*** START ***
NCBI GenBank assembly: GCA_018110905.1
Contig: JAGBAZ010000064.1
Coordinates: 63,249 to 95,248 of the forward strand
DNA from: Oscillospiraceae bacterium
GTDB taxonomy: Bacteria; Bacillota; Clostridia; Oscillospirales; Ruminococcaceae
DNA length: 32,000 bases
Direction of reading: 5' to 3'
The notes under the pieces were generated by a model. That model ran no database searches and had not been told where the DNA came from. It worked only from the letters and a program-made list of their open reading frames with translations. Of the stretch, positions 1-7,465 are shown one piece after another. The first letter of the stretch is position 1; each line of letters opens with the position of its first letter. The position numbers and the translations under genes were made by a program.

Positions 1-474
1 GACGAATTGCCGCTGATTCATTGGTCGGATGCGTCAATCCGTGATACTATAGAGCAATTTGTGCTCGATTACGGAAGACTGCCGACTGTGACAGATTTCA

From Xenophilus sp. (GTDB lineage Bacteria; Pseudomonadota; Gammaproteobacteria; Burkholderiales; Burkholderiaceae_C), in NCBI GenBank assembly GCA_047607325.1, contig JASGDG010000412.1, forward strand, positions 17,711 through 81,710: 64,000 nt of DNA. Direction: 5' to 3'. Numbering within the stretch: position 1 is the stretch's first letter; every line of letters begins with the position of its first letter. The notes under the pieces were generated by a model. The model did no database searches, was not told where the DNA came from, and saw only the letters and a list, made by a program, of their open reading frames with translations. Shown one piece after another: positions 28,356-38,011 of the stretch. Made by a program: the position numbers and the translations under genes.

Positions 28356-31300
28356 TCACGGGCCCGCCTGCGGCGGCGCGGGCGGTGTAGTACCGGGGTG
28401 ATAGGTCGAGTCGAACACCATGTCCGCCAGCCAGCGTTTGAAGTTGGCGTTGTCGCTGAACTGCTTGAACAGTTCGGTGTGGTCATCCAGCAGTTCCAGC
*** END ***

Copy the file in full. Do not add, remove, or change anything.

NCBI GenBank assembly: GCA_018110905.1
Contig: JAGBAZ010000064.1
Coordinates: 63,249 to 95,248 of the forward strand
DNA from: Oscillospiraceae bacterium
GTDB taxonomy: Bacteria; Bacillota; Clostridia; Oscillospirales; Ruminococcaceae
DNA length: 32,000 bases
Direction of reading: 5' to 3'
The notes under the pieces were generated by a model. That model ran no database searches and had not been told where the DNA came from. It worked only from the letters and a program-made list of their open reading frames with translations. Of the stretch, positions 1-7,465 are shown one piece after another. The first letter of the stretch is position 1; each line of letters opens with the position of its first letter. The position numbers and the translations under genes were made by a program.

Positions 1-474
1 GACGAATTGCCGCTGATTCATTGGTCGGATGCGTCAATCCGTGATACTATAGAGCAATTTGTGCTCGATTACGGAAGACTGCCGACTGTGACAGATTTCA

From Xenophilus sp. (GTDB lineage Bacteria; Pseudomonadota; Gammaproteobacteria; Burkholderiales; Burkholderiaceae_C), in NCBI GenBank assembly GCA_047607325.1, contig JASGDG010000412.1, forward strand, positions 17,711 through 81,710: 64,000 nt of DNA. Direction: 5' to 3'. Numbering within the stretch: position 1 is the stretch's first letter; every line of letters begins with the position of its first letter. The notes under the pieces were generated by a model. The model did no database searches, was not told where the DNA came from, and saw only the letters and a list, made by a program, of their open reading frames with translations. Shown one piece after another: positions 28,356-38,011 of the stretch. Made by a program: the position numbers and the translations under genes.

Positions 28356-31300
28356 TCACGGGCCCGCCTGCGGCGGCGCGGGCGGTGTAGTACCGGGGTG
28401 ATAGGTCGAGTCGAACACCATGTCCGCCAGCCAGCGTTTGAAGTTGGCGTTGTCGCTGAACTGCTTGAACAGTTCGGTGTGGTCATCCAGCAGTTCCAGC